Tho. But they do not deny you liberty to go back again from whence you came, and therefore they do not starve you.

John. But the next town behind me will, by the same rule, deny me leave to go back; and so they do starve me between them. Besides, there is no law to prohibit my traveling wherever I will on the road.

Tho. But there will be so much difficulty in disputing with them at every town on the road, that it is not for poor men to do it, or undertake it, at such a time as this is especially.

John. Why, brother, our condition, at this rate, is worse than anybody's else; for we can neither go away nor stay here. I am of the same mind with the lepers of Samaria.[188] If we stay here, we are sure to die. I mean especially as you and I are situated, without a dwelling house of our own, and without lodging in anybody's else. There is no lying in the street at such a time as this; we had as good[189] go into the dead cart at once. Therefore, I say, if we stay here, we are sure to die; and if we go away, we can but die. I am resolved to be gone.

Tho. You will go away. Whither will you go, and what can you do? I would as willingly go away as you, if I knew whither; but we have no acquaintance, no friends. Here we were born, and here we must die.

John. Look you, Tom, the whole kingdom is my native country as well as this town. You may as well say I must not go out of my house if it is on fire, as that I must not go out of the town I was born in when it is infected with the plague. I was born in England, and have a right to live in it if I can.

Tho. But you know every vagrant person may, by the laws of England, be taken up, and passed back to their last legal settlement.

John. But how shall they make me vagrant? I desire only to travel on upon my lawful occasions.

Tho. What lawful occasions can we pretend to travel, or rather wander, upon? They will not be put off with words.

John. Is not flying to save our lives a lawful occasion? And do they not all know that the fact is true? We cannot be said to dissemble.

Tho. But, suppose they let us pass, whither shall we go?

John. Anywhere to save our lives: it is time enough to consider that when we are got out of this town. If I am once out of this dreadful place, I care not where I go.

Tho. We shall be driven to great extremities. I know not what to think of it.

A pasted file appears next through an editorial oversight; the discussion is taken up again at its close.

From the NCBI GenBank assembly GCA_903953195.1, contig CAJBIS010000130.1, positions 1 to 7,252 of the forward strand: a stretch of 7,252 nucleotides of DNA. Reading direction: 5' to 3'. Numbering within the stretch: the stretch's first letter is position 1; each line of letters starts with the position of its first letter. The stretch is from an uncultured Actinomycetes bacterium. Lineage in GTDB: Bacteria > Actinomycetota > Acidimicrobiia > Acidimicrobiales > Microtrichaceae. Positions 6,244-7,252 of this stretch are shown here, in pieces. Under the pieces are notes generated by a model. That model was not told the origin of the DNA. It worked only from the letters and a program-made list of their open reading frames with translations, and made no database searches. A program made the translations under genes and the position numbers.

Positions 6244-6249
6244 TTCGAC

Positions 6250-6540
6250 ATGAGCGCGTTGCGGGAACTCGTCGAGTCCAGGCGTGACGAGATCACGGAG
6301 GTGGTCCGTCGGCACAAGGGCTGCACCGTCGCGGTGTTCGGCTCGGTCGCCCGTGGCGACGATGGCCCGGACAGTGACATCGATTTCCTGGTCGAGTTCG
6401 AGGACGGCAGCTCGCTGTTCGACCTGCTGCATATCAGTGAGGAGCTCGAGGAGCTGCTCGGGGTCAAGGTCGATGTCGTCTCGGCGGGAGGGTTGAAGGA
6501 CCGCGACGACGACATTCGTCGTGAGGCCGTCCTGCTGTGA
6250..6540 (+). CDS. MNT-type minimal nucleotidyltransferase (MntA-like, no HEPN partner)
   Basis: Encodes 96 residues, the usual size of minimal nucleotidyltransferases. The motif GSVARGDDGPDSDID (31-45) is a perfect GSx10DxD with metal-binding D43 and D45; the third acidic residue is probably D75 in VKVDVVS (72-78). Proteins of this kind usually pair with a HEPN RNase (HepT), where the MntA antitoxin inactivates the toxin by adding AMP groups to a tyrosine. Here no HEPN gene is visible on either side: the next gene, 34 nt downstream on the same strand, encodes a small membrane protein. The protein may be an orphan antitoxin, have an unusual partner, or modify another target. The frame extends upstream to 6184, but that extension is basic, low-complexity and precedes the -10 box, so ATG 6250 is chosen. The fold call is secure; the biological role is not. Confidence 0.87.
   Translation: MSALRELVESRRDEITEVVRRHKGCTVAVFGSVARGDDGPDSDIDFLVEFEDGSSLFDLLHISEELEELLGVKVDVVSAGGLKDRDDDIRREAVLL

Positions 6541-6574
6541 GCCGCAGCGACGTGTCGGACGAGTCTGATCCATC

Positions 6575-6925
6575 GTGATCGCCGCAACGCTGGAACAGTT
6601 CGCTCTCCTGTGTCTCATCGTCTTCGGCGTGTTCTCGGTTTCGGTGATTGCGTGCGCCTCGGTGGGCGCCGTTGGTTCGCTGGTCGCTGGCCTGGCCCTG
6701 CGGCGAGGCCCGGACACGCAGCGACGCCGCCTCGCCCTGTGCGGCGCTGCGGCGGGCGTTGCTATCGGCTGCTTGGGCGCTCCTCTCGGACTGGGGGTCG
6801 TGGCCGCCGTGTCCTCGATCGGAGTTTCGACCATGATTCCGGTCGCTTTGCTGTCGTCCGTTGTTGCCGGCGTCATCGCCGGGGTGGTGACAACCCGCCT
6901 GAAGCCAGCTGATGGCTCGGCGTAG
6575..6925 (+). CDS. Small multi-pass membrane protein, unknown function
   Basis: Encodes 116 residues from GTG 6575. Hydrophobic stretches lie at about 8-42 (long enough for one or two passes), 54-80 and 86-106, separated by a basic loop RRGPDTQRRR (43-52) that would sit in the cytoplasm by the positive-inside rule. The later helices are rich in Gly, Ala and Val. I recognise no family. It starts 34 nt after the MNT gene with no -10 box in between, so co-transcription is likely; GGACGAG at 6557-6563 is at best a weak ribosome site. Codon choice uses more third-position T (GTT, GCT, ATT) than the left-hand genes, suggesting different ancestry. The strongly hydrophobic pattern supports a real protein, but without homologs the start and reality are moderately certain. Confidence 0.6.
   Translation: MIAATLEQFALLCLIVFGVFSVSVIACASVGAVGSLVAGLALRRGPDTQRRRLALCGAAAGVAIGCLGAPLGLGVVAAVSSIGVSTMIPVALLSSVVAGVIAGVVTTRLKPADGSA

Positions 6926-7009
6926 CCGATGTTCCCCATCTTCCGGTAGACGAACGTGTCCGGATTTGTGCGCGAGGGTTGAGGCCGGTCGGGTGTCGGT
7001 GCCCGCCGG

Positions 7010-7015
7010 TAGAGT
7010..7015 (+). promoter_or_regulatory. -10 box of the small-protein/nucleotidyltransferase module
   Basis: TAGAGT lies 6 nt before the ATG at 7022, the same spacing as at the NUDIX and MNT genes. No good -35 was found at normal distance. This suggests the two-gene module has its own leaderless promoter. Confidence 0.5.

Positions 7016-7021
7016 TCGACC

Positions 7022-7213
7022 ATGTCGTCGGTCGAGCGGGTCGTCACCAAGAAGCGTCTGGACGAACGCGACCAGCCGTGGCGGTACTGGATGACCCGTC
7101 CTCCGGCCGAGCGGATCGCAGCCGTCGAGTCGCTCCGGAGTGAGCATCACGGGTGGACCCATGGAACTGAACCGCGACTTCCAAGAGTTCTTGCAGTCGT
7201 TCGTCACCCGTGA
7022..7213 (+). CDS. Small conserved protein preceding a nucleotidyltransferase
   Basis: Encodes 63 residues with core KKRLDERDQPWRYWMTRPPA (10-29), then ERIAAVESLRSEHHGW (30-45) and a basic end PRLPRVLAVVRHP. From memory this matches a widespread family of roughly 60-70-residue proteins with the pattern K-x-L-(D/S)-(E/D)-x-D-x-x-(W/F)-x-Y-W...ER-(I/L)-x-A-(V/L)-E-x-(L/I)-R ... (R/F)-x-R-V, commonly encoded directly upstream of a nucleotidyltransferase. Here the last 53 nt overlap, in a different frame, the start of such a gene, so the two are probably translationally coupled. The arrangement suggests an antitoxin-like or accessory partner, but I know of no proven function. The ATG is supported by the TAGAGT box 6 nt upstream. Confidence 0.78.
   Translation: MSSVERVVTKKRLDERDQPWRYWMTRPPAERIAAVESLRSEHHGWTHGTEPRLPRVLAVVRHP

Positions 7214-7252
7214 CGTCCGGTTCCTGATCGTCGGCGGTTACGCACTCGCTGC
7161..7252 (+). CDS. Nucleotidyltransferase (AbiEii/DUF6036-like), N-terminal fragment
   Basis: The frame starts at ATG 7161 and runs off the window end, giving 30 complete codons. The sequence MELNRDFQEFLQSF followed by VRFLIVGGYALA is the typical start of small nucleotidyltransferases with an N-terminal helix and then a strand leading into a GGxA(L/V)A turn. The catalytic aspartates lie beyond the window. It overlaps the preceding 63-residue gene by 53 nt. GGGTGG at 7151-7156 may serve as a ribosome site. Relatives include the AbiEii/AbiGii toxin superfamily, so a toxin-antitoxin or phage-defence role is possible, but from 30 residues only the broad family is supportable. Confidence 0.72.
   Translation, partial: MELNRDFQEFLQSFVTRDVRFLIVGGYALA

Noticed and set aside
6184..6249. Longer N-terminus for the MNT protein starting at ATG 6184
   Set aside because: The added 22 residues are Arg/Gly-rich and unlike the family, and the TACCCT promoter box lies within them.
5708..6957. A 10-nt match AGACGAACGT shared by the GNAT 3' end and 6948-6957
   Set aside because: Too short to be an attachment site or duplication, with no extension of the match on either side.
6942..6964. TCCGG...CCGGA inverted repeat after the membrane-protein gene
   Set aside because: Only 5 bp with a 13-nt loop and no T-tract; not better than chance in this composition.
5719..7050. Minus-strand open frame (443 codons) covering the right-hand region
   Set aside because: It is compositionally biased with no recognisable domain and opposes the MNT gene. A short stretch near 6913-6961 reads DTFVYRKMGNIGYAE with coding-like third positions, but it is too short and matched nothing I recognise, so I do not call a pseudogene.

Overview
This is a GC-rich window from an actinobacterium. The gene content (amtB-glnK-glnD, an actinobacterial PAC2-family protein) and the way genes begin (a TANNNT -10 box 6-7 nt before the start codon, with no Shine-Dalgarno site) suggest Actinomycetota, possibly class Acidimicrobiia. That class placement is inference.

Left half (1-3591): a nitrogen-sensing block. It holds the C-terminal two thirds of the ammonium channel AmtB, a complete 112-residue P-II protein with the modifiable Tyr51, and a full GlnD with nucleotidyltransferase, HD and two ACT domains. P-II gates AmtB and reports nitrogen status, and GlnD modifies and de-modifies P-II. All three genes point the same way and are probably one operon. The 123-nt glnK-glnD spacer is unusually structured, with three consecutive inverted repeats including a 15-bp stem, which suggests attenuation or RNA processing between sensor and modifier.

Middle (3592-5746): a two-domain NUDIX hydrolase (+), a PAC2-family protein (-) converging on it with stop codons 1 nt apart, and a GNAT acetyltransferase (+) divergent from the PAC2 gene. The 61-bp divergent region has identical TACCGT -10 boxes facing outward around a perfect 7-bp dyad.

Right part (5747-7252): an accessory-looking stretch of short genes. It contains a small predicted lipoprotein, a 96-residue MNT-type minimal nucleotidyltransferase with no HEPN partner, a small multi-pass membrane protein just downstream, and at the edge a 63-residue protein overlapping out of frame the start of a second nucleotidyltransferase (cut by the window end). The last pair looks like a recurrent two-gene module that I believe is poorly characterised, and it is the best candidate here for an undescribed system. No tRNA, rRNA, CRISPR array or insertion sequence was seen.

John. Well, Tom, consider of it a little.

This was about the beginning of July; and though the plague was come forward in the west and north parts of the town, yet all Wapping, as I have observed before, and Redriff and Ratcliff, and Limehouse and Poplar, in short, Deptford and Greenwich, both sides of the river from the Hermitage, and from over against it, quite down to Blackwall, was entirely free. There had not one person died of the plague in all Stepney Parish, and not one on the south side of Whitechapel Road, no, not in any parish; and yet the weekly bill was that very week risen up to 1,006.

It was a fortnight after this before the two brothers met again, and then the case was a little altered, and the plague was exceedingly advanced, and the number greatly increased. The bill was up at 2,785, and prodigiously increasing; though still both sides of the river, as below, kept pretty well. But some began to die in Redriff, and about five or six in Ratcliff Highway, when the sailmaker came to his brother John, express,[190] and in some fright; for he was absolutely warned out of his lodging, and had only a week to provide himself. His brother John was in as bad a case, for he was quite out, and had only[191] begged leave of his master, the biscuit baker, to lodge in an outhouse belonging to his workhouse, where he only lay upon straw, with some biscuit sacks, or "bread sacks," as they called them, laid upon it, and some of the same sacks to cover him.